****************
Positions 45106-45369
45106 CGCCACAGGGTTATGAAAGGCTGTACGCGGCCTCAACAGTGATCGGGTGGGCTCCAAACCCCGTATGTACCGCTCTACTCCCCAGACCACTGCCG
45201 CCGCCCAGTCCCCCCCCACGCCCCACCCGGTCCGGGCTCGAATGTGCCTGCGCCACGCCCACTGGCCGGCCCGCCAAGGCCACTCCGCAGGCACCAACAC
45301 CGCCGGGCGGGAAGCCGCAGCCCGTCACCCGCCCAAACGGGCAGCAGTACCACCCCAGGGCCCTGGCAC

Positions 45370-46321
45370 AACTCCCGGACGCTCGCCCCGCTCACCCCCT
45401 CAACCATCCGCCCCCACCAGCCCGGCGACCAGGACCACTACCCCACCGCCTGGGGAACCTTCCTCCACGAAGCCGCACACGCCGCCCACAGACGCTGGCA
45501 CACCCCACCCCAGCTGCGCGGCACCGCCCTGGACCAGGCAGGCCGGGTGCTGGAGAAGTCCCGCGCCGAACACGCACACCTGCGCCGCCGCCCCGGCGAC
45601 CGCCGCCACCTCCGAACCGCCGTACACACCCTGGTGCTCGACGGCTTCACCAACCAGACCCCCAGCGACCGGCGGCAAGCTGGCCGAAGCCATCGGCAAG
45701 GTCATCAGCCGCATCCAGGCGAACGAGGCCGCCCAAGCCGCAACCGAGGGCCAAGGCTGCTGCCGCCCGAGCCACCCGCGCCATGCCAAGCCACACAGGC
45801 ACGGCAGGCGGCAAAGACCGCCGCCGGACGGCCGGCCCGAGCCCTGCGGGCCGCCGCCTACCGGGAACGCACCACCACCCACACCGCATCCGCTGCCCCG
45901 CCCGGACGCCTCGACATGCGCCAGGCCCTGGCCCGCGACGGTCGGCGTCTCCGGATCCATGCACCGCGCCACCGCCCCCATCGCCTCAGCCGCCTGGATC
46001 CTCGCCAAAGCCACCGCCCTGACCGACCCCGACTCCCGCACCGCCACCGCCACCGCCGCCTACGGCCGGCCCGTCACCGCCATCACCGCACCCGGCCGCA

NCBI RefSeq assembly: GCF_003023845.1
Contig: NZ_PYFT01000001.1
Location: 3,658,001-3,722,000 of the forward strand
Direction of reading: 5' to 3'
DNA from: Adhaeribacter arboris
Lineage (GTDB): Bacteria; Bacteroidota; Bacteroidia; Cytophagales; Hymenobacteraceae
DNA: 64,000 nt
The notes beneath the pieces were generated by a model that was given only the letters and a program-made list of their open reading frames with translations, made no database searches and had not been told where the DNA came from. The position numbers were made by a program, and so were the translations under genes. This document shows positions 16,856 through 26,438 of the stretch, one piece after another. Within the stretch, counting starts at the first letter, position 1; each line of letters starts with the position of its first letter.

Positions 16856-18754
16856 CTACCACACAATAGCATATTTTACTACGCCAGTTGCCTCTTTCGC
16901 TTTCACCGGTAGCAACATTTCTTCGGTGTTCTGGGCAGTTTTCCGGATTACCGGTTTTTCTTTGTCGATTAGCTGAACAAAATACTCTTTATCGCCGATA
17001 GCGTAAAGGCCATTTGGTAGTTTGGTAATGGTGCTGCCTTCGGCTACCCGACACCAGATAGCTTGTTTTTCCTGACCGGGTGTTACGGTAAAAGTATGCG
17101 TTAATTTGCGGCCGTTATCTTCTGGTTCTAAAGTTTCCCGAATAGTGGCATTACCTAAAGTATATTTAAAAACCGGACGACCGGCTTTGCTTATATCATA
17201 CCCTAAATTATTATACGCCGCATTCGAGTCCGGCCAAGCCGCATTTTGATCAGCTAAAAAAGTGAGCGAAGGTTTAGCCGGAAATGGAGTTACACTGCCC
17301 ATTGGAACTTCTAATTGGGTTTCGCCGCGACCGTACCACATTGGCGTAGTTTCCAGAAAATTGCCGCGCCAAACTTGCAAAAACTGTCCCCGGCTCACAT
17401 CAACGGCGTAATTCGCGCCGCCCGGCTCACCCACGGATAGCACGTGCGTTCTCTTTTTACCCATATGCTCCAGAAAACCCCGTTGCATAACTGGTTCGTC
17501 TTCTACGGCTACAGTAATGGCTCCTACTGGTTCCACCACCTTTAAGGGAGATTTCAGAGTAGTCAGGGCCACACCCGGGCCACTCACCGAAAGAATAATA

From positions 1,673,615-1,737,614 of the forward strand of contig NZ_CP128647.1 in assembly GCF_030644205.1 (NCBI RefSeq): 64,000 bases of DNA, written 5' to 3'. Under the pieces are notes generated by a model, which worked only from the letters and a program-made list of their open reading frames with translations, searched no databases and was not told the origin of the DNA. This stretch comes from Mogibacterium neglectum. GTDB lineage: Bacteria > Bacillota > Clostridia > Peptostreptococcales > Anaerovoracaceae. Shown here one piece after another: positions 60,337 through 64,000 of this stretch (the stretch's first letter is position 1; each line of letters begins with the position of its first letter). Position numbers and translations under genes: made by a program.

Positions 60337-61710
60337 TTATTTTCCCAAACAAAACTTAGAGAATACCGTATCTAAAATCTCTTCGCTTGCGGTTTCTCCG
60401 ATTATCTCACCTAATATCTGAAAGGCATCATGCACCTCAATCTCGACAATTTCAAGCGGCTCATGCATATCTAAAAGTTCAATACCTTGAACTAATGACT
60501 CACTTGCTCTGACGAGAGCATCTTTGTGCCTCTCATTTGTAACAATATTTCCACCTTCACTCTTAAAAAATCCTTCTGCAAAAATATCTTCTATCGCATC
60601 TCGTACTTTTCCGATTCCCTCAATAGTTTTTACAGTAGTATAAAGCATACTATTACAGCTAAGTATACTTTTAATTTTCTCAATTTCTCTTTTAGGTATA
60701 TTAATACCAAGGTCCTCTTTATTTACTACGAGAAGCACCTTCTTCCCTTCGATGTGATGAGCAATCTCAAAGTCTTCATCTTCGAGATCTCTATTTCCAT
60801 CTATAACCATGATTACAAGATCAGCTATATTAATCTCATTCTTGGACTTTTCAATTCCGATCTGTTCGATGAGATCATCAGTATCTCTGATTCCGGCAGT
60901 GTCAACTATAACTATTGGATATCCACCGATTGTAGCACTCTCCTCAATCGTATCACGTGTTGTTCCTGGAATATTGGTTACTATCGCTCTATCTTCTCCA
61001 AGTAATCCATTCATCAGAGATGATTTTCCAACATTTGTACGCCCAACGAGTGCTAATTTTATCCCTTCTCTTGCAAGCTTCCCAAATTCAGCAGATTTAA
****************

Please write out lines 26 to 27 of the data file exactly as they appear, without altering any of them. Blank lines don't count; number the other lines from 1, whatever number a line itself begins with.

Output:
17101 TTAATTTGCGGCCGTTATCTTCTGGTTCTAAAGTTTCCCGAATAGTGGCATTACCTAAAGTATATTTAAAAACCGGACGACCGGCTTTGCTTATATCATA
17201 CCCTAAATTATTATACGCCGCATTCGAGTCCGGCCAAGCCGCATTTTGATCAGCTAAAAAAGTGAGCGAAGGTTTAGCCGGAAATGGAGTTACACTGCCC